Portraits of War: Tim Hetherington Talks on Photographing War



Living in the comfortable haven that is Hamilton, N.Y. can certainly separate a person from the world at large. On February 21, however, doz­ens of students and faculty gained new perspectives on critical issues around the globe after attending the lecture “A Photojournalist in War Zones: West Africa and Afganistan,” featuring es­teemed photographer and filmmaker Tim Hetherington.

Hetherington is best known for his artistic depictions of both the Liberian Civil War in the ’90s and the current conflict in Afghani­stan. Before embarking on either of these adventures, Hetherington began his career in publishing, though he was always interested in the visual world.

“I discovered pictures much later in my life,” he said. “Pho­tography set me free and allowed me to get out of an office and actually meet people.”

Hetherington removed himself as far as possible from an office setting, as he began his first international project photographing a Liberian soccer team.

Hetherington remained in Africa, moving north to Sierra-Leone and working at a school for the blind. Many of the students were victims of conflict and political unrest in the country, and had plas­tic melted into their eyes by members of militias and rebel groups. Hetherington photographed these children and their tragedies.

“Pictures do not just represent things on the surface. They have emotionality to them. I was trying to get inside these people, to get an experience of what being blind feels like. These pictures have a visual and emotional life,” he said.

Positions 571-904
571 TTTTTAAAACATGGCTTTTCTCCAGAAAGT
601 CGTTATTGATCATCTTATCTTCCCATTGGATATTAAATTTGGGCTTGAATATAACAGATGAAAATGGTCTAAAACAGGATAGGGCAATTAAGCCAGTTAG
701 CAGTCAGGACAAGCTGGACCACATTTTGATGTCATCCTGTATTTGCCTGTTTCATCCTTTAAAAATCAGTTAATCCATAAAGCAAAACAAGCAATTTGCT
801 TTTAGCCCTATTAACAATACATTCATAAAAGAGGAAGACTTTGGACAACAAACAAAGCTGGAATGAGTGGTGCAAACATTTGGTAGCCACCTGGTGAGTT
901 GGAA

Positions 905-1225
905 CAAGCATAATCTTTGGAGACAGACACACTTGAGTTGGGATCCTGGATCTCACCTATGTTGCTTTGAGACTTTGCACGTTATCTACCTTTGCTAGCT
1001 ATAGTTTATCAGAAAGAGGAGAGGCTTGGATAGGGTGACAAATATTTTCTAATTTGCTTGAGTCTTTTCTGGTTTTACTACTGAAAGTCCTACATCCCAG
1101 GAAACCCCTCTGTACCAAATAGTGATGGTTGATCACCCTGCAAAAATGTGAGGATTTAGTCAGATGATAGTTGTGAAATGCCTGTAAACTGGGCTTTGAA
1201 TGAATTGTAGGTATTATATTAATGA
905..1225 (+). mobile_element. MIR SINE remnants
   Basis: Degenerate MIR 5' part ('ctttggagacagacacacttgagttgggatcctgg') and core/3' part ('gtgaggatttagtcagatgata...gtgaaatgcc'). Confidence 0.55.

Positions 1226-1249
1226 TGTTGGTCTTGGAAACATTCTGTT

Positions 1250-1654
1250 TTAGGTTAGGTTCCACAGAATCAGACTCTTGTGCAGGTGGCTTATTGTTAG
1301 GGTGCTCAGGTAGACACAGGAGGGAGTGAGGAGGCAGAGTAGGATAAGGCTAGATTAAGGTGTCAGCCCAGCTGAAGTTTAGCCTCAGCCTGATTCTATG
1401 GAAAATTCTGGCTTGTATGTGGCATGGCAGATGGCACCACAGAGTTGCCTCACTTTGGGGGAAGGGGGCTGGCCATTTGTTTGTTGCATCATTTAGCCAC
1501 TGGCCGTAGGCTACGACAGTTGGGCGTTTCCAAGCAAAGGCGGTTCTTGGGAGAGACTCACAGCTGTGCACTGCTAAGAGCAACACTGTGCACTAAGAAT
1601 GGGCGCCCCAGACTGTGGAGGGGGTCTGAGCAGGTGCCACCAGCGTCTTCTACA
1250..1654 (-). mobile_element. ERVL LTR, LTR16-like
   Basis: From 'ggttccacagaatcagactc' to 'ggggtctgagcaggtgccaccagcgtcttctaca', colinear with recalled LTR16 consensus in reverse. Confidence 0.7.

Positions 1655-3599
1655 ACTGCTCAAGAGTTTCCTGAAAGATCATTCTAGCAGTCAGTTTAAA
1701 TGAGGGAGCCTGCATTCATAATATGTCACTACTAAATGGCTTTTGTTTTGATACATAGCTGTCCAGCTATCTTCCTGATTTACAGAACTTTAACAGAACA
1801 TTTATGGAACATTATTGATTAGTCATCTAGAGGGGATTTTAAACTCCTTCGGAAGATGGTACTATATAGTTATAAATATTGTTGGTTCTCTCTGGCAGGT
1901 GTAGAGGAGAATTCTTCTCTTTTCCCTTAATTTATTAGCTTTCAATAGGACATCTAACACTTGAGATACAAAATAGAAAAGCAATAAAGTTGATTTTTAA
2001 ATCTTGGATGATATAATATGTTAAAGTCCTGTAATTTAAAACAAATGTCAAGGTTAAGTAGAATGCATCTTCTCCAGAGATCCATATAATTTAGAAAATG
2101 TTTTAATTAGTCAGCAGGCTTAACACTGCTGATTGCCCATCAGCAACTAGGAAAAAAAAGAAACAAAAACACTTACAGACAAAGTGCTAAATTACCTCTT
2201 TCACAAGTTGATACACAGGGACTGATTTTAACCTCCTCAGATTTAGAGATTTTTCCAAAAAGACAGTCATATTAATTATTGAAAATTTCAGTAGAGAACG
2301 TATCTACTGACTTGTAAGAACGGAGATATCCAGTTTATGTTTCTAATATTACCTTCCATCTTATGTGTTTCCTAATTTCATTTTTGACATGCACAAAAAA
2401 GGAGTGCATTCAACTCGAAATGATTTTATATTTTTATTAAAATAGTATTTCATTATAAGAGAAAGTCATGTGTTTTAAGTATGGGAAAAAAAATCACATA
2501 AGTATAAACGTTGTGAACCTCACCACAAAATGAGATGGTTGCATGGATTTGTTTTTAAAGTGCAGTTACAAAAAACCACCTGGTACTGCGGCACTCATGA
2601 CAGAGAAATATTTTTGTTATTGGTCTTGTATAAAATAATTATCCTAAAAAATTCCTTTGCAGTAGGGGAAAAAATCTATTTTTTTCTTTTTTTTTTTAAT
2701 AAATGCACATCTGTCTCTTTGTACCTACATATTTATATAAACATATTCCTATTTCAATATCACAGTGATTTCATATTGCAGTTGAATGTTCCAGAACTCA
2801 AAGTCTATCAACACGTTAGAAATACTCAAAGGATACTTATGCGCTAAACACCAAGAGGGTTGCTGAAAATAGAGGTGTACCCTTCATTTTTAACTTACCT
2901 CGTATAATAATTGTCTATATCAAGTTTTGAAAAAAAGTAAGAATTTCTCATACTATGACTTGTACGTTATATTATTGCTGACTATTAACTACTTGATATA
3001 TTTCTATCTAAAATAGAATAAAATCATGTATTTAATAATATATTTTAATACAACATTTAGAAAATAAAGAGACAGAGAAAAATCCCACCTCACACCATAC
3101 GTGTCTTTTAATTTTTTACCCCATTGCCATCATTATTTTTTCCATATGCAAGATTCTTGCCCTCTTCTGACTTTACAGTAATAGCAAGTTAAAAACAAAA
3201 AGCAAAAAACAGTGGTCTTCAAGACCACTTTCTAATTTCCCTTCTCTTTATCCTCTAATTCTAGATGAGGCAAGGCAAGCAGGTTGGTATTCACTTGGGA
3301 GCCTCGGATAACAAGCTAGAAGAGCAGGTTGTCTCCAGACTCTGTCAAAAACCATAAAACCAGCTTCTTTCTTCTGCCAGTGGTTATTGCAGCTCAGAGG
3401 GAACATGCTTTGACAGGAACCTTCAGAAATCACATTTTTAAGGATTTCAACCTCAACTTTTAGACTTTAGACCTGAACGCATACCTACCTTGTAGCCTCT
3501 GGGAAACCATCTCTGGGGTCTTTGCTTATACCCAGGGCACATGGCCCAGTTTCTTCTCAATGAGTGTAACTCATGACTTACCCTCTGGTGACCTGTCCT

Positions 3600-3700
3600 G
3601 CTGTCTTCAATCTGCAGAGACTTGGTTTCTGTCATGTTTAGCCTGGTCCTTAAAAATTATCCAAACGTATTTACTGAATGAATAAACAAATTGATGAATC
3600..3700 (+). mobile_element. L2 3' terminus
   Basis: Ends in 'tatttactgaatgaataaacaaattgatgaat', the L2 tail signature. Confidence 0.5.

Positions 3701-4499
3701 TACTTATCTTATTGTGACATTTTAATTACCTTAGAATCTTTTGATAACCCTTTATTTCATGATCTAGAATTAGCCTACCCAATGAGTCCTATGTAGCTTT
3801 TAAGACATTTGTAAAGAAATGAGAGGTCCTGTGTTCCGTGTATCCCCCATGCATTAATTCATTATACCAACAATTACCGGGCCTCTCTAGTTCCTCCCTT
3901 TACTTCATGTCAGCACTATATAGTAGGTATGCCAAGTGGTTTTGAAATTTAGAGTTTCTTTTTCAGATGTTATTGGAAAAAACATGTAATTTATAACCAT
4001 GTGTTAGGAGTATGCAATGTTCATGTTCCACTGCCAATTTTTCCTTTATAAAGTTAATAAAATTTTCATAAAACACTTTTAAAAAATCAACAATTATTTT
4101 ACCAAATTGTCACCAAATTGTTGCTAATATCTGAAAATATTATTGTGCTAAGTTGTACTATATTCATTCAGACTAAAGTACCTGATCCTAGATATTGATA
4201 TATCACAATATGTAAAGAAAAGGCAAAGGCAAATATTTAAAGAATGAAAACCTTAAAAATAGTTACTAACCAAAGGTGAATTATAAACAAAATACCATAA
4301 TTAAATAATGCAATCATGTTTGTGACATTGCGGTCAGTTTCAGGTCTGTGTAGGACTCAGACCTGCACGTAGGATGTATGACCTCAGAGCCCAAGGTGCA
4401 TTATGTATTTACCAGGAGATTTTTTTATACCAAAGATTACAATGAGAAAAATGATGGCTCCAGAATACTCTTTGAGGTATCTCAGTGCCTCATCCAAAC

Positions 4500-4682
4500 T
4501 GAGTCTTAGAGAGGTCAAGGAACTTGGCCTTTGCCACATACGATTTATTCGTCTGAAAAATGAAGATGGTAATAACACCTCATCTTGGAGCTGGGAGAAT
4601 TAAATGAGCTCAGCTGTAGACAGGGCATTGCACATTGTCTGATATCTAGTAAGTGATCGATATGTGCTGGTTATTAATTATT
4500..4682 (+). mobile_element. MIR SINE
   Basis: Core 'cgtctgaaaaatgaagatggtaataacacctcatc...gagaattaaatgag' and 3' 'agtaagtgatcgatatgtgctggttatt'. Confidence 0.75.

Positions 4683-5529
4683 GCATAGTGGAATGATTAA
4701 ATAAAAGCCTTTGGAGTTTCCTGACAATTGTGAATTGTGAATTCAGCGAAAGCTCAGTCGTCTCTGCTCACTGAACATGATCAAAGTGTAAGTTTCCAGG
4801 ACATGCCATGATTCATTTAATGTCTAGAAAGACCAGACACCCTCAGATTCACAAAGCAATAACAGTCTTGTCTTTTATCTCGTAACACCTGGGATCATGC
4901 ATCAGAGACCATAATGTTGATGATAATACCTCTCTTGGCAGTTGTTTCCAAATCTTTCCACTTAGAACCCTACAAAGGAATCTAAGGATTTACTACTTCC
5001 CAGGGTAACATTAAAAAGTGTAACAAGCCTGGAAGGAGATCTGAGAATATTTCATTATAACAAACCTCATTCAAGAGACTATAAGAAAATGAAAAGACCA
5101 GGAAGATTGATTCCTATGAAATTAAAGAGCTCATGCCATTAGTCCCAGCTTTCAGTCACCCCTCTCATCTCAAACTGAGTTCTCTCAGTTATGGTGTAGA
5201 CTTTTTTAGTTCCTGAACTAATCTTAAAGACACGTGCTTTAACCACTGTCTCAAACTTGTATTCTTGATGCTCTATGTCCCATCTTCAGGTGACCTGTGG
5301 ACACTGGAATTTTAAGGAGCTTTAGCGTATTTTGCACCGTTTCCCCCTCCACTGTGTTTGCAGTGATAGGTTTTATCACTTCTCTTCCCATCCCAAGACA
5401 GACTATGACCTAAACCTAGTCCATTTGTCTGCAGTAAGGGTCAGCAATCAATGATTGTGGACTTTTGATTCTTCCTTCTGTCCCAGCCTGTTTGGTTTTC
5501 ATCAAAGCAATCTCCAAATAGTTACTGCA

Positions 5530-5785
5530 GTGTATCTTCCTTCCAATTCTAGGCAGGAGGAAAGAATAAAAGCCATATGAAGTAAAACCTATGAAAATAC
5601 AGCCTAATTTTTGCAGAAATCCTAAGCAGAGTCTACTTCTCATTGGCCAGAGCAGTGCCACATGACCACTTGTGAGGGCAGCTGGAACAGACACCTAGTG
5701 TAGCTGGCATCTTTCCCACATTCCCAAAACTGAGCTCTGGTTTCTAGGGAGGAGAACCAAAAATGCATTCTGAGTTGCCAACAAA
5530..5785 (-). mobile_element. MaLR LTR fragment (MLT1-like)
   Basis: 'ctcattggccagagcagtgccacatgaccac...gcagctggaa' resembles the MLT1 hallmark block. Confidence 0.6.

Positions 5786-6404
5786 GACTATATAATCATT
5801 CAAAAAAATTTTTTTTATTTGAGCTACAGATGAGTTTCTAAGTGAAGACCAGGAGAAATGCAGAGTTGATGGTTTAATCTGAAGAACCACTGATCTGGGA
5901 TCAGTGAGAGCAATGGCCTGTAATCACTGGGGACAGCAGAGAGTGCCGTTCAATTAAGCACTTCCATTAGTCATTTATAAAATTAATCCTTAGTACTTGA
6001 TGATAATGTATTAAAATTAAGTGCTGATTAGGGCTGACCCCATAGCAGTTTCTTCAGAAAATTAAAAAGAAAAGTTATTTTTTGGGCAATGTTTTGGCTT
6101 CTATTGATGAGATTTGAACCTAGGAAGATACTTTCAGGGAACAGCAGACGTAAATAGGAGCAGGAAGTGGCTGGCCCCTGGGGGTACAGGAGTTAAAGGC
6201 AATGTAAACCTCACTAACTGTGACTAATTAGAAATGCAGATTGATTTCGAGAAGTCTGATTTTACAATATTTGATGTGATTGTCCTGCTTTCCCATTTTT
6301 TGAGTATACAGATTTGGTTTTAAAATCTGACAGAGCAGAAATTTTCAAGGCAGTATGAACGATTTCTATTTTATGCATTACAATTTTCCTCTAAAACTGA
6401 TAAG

Hetherington concluded his eight-year stay in Africa photograph­ing the Liberian Civil War. He presented disturbing pictures of young boys holding guns in streets, groups of people looting and men from rebel groups assembling firearms.

“Often pictures upset you because they show you something you did not expect or something that you do not want to think about,” Hetherington said.

During his time in Liberia, Hetherington became interested in the concept of young men in conflict, which was the central focus of his next project photo­graphing American soldiers in Afghanistan. His pictures were not just of war and violence, but also depicted the personalities of the soldiers themselves.

“Often when you see the soldiers fully dressed in their uniforms, we feel a distance between them. They become a symbol, though we don’t actual­ly know who they are. I wanted to create a body of work that was personalized, that builds intima­cy between the viewer and the soldier,” Hetherington said.

The most memorable pictures of the collection showed the sol­diers’ interaction with one another, illustrating the close relationship formed between them.

“These men may have completely hated each other, but would ul­timately die for each other. We’re not talking about friendship, but about brotherhood,” he added.

Hetherington spent his time in Afghanistan not only photo­graphing the soldiers, but filming for a documentary as well, which included new responsibilities.

“I became an investigator. Eventually I realized the experiences I witnessed in the field as a documentarian were really valuable because it was all first-hand,” he said.

His footage was compiled to create the documentary Restrepo, which follows a specific platoon of soldiers, depicting their struggles overseas. The film has been nominated for an Academy Award for Best Documentary.

Hetherington has experienced different forms of conflicts in different areas of the world, and provides his followers opportunities to understand these events through visual outlets. However, Hetherington admits that it is ultimately up to us to determine how we will perceive a picture.

“Photographs have the amazing power to visually engage viewers. We all carry a visual library in our heads that is very complex, and seeing new images can open up theses libraries,” Hetherington said.